Parenting Resource – Emotional Literacy

Recently, I had the opportunity to attend the Oregon Parenting Educators Conference at Oregon State University.  Throughout this event, experts from across the state presented on a range of topics that facilitators encounter as they work with and support families.  One workshop that I found to be especially insightful focused on emotional literacy and how we can assist parents in making it a part of everyday parenting.  Dr. Ann Corwin, a noted expert in parenting and child development education, shared with us how feelings drive the behaviors that parents see in their children – and how those emotions can be identified, understood, and managed in healthy and productive ways.  We call this emotional literacy.

The Center on the Social and Emotional Foundations for Early Learning defines emotional literacy as “the ability to identify, understand, and respond to emotions in oneself and others in a healthy manner.”  Research has shown that children who have a solid foundation in emotional literacy tolerate frustration better, engage in less destructive behaviors, are less impulsive, and have greater academic achievement.  The ability to label emotions is a developmental skill that is not present at birth—it must be learned.  This is where parents come!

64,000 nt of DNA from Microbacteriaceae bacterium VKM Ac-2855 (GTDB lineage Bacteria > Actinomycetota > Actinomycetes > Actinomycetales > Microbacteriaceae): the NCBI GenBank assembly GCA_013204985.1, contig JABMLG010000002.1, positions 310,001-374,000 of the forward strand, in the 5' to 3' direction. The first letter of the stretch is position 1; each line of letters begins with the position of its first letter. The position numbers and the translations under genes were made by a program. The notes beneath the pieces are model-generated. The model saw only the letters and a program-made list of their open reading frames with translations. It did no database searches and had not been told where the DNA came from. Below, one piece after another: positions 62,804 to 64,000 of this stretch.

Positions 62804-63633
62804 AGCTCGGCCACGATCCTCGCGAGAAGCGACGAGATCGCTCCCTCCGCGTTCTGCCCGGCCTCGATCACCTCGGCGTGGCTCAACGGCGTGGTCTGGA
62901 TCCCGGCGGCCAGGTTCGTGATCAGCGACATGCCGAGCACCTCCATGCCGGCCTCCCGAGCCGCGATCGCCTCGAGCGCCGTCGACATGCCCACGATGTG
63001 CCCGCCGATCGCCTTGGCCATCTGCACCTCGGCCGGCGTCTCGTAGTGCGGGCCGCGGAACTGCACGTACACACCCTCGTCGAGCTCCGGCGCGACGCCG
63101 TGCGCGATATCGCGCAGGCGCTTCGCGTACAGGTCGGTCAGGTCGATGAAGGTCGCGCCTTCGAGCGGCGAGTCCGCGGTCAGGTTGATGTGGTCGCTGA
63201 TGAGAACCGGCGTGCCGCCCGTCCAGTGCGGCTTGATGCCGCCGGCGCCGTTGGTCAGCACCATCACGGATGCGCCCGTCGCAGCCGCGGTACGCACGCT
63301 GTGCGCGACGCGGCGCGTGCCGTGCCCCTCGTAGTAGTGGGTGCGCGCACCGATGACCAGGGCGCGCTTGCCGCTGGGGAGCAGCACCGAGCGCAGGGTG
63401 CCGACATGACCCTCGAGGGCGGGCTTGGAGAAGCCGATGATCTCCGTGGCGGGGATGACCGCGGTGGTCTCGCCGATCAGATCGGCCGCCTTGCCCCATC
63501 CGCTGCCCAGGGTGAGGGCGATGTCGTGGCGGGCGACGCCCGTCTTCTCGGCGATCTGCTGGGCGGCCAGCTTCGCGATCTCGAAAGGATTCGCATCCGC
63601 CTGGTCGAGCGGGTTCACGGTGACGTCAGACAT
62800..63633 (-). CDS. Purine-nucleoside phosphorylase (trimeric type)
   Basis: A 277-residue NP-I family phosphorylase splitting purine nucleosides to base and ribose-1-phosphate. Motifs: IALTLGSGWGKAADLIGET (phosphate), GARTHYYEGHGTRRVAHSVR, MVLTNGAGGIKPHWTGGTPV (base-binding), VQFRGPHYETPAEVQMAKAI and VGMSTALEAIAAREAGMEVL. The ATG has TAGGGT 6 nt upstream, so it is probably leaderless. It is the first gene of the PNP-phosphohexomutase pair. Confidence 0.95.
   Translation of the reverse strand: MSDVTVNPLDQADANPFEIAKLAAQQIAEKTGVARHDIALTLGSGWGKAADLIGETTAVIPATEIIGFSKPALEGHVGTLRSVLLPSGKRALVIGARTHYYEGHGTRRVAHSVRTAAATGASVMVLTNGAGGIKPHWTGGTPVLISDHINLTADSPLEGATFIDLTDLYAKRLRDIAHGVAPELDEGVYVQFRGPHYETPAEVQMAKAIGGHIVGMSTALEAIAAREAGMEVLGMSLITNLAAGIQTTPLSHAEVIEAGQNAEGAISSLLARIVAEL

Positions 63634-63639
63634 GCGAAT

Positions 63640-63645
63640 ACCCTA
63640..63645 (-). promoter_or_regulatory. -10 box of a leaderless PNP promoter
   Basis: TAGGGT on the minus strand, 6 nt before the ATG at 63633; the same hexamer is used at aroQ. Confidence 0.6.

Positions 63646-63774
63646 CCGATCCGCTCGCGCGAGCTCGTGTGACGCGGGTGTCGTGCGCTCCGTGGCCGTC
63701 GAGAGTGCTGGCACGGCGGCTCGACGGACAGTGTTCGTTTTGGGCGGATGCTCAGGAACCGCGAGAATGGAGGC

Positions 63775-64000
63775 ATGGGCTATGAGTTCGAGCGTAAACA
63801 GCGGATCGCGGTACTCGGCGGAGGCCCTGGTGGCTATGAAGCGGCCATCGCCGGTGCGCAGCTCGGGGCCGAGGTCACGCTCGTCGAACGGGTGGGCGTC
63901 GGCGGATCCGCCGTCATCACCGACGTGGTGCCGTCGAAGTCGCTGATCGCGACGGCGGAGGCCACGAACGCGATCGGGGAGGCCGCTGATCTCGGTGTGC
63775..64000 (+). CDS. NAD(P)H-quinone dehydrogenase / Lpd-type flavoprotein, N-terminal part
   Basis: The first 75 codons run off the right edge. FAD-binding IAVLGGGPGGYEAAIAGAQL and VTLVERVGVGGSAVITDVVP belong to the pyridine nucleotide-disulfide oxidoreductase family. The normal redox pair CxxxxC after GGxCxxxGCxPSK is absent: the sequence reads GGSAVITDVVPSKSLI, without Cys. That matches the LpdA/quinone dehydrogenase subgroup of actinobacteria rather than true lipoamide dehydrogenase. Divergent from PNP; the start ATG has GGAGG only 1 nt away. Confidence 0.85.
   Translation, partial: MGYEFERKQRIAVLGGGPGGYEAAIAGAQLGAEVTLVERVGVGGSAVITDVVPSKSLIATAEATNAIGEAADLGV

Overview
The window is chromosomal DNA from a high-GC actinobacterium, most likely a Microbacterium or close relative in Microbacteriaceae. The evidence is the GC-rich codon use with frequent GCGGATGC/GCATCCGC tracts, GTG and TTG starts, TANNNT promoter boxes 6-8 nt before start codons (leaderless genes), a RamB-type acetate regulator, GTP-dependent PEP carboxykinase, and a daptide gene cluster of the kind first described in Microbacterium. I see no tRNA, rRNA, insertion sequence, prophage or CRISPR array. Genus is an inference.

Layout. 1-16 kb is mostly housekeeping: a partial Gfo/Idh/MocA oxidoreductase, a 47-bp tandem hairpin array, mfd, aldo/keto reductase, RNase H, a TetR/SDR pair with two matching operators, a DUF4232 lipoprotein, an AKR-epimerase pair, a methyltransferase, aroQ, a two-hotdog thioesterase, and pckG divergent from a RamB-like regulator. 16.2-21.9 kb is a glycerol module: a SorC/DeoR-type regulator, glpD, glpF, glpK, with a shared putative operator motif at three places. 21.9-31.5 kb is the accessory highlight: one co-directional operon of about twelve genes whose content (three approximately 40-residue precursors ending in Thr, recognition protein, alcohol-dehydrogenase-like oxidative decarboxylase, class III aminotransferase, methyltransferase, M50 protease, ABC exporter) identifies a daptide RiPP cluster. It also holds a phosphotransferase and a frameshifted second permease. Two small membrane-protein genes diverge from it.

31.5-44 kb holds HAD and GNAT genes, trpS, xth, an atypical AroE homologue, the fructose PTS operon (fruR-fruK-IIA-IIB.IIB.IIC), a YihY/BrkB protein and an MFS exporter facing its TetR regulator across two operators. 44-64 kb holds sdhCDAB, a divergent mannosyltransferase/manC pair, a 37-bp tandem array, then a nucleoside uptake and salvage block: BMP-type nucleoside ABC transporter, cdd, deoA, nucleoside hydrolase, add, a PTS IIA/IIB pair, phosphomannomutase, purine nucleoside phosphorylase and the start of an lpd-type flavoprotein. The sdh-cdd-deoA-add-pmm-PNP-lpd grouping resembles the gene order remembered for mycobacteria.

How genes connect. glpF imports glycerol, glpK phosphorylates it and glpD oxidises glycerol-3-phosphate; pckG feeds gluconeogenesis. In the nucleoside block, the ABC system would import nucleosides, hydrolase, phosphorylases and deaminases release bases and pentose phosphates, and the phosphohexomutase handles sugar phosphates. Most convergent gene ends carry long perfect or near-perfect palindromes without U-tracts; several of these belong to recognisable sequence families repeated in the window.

Below, you will find two resources that can assist parents in helping children to identify, understand, and manage their feelings in healthy ways:

Article Link: “Teaching Your Child to Identify and Express Emotions”

http://csefel.vanderbilt.edu/documents/teaching_emotions.pdf

This article provides parents with detailed information on how they can help their children to identify and manage emotions, including step-by-step guidelines, fun activities, and a list of common “feeling” words that can be taught, modeled, and reinforced.

Article Link: “Books About Feelings for Babies and Toddlers”

http://www.zerotothree.org/child-development/social-emotional-development/books-that-support-social-emotional-skills.html#feelings

Books can be powerful tools to help young children make sense of their feelings.  To help parents and caregivers support children as they deal with challenging feelings and experiences, the National Center for Infants, Toddlers and Families created a list of books on a variety of topics, including anger, self-control, and friendship!  This is definitely a list you’ll want to keep handy!

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